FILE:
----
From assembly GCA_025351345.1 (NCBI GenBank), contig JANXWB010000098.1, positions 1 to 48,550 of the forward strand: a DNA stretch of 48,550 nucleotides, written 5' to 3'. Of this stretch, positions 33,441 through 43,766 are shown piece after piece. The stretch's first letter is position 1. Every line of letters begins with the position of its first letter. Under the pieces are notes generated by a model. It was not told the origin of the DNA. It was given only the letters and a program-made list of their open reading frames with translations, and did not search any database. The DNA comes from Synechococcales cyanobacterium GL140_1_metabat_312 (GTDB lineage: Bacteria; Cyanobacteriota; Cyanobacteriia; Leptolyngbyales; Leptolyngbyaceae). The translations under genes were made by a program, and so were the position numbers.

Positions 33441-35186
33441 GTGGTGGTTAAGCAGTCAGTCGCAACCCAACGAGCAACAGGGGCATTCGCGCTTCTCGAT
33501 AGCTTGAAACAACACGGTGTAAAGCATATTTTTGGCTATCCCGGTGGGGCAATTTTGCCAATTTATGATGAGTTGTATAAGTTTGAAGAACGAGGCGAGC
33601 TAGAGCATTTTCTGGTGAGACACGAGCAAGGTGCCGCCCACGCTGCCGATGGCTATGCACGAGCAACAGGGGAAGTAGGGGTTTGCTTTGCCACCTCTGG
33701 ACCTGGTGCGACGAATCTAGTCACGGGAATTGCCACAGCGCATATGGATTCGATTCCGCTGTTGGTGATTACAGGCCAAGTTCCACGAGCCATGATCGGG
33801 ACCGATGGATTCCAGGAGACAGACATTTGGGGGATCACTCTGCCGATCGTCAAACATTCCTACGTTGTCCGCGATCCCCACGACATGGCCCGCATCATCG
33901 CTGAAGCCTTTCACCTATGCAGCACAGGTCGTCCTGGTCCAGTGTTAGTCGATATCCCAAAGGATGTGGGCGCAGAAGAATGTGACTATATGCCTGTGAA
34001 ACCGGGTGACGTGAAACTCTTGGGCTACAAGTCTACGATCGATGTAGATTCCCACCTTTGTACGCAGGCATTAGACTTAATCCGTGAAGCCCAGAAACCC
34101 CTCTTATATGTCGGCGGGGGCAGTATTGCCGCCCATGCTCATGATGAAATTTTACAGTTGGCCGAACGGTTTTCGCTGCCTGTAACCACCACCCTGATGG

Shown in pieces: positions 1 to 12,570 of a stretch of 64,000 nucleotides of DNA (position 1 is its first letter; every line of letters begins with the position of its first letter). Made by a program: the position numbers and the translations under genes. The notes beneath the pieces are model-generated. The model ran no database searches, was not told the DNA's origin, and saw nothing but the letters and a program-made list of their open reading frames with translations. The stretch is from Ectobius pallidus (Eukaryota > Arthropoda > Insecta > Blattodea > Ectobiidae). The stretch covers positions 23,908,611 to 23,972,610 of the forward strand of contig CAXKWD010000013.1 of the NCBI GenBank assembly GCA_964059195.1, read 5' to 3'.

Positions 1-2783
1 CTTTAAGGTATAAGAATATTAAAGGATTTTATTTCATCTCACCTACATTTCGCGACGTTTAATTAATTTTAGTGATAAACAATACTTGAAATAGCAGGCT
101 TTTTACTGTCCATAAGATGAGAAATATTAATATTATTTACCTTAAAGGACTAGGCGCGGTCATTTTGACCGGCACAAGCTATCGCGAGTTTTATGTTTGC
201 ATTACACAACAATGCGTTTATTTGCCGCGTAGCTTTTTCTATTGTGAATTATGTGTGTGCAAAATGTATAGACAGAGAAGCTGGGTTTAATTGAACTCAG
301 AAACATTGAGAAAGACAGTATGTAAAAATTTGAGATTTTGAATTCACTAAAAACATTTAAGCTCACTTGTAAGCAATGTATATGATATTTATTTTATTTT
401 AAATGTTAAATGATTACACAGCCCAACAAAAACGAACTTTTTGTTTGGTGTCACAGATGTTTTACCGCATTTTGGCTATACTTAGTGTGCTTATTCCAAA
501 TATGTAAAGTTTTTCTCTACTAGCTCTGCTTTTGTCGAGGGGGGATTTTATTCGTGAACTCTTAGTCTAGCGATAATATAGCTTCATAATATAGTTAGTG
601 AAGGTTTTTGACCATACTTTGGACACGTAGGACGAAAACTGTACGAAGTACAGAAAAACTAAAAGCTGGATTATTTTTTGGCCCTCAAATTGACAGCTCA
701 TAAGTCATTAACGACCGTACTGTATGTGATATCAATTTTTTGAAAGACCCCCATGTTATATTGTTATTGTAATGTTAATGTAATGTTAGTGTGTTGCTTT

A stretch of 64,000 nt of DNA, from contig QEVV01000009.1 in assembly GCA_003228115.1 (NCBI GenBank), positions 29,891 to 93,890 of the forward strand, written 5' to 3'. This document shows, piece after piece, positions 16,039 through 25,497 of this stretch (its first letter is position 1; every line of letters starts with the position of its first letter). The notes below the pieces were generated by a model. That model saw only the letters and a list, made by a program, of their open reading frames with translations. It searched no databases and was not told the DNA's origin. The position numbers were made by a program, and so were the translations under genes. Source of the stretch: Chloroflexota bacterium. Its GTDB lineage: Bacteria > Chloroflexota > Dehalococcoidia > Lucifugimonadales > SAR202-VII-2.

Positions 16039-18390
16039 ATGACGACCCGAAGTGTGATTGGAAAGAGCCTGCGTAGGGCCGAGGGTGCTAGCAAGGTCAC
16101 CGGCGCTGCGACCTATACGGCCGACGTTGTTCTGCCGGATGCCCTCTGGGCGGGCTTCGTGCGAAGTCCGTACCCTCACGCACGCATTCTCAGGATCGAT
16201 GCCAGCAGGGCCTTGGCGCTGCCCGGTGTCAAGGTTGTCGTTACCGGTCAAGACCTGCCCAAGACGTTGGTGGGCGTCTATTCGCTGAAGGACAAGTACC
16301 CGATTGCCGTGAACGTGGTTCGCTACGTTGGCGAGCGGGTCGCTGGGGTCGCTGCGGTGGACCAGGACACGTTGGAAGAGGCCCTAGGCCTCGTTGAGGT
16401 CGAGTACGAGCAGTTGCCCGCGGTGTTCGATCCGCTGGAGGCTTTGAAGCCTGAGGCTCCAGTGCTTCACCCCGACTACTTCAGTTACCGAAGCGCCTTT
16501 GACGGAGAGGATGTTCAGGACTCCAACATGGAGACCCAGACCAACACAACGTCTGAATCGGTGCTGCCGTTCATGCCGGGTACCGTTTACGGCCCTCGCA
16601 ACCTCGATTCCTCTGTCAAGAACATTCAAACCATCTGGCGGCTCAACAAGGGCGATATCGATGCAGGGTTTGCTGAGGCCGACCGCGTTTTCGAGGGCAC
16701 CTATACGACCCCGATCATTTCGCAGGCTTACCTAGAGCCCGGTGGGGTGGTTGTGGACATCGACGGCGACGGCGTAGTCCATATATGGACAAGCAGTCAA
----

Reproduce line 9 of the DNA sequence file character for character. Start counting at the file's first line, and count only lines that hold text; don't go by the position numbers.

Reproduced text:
34001 ACCGGGTGACGTGAAACTCTTGGGCTACAAGTCTACGATCGATGTAGATTCCCACCTTTGTACGCAGGCATTAGACTTAATCCGTGAAGCCCAGAAACCC